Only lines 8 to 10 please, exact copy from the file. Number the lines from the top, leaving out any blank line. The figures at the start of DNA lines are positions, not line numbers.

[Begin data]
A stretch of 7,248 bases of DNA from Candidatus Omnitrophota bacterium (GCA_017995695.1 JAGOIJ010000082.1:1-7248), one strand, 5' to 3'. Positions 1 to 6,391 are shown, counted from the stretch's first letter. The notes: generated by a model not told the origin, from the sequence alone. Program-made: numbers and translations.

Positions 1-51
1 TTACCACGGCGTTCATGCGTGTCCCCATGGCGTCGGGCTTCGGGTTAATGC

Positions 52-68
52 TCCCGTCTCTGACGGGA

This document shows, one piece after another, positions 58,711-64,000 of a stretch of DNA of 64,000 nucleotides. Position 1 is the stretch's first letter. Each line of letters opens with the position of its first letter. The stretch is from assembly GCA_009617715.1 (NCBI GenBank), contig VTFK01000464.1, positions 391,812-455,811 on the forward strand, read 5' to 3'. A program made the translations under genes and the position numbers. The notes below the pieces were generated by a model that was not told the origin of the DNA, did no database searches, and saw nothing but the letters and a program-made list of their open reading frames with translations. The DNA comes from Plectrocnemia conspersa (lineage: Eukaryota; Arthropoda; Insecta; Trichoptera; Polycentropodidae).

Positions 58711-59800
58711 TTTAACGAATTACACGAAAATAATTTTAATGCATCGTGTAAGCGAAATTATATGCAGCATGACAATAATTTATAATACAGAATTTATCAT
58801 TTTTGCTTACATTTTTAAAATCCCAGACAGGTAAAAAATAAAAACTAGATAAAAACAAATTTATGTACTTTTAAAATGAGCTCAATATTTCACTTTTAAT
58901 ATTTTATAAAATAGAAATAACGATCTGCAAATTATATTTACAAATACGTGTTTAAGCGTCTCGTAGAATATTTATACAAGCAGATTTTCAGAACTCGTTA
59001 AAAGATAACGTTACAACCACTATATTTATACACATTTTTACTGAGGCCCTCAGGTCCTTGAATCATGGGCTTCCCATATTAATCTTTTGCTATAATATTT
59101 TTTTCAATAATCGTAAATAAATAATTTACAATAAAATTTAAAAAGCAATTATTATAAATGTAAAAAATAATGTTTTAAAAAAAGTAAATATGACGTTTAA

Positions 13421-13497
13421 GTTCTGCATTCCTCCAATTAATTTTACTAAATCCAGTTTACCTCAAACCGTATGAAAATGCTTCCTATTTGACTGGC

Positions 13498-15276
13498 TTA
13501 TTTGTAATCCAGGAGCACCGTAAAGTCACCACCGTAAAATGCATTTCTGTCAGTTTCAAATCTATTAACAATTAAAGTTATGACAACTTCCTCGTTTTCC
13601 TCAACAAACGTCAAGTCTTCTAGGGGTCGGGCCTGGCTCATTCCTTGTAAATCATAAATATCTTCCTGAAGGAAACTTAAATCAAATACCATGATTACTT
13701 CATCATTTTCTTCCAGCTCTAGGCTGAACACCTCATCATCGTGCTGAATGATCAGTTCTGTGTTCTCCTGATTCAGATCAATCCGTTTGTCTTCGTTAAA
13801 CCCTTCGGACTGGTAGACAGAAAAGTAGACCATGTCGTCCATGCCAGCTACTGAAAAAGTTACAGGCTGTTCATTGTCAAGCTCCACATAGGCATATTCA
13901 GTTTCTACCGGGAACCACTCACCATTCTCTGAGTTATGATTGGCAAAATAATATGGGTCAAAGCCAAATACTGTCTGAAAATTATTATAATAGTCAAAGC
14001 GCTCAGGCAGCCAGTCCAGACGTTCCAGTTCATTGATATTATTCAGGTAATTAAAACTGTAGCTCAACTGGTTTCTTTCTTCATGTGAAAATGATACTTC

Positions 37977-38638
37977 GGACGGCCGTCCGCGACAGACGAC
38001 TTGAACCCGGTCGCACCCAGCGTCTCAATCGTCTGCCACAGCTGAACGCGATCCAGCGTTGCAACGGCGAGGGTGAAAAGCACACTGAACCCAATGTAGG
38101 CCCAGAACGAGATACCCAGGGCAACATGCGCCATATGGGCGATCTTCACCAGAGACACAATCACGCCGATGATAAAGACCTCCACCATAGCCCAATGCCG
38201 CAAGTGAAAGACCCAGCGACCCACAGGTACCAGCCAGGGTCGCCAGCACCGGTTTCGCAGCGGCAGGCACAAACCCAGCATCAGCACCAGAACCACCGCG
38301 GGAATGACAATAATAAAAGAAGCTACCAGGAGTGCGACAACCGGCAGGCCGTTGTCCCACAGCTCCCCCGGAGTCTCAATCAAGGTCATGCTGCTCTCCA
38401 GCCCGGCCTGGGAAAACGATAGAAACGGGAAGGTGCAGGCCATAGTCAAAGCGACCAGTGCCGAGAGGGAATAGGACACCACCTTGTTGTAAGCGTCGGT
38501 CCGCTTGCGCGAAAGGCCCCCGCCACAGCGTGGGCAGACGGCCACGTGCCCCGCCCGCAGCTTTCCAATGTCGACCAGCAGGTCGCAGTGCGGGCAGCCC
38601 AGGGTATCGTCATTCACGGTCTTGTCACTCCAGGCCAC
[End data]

58711 TTTAACGAATTACACGAAAATAATTTTAATGCATCGTGTAAGCGAAATTATATGCAGCATGACAATAATTTATAATACAGAATTTATCAT
58801 TTTTGCTTACATTTTTAAAATCCCAGACAGGTAAAAAATAAAAACTAGATAAAAACAAATTTATGTACTTTTAAAATGAGCTCAATATTTCACTTTTAAT
58901 ATTTTATAAAATAGAAATAACGATCTGCAAATTATATTTACAAATACGTGTTTAAGCGTCTCGTAGAATATTTATACAAGCAGATTTTCAGAACTCGTTA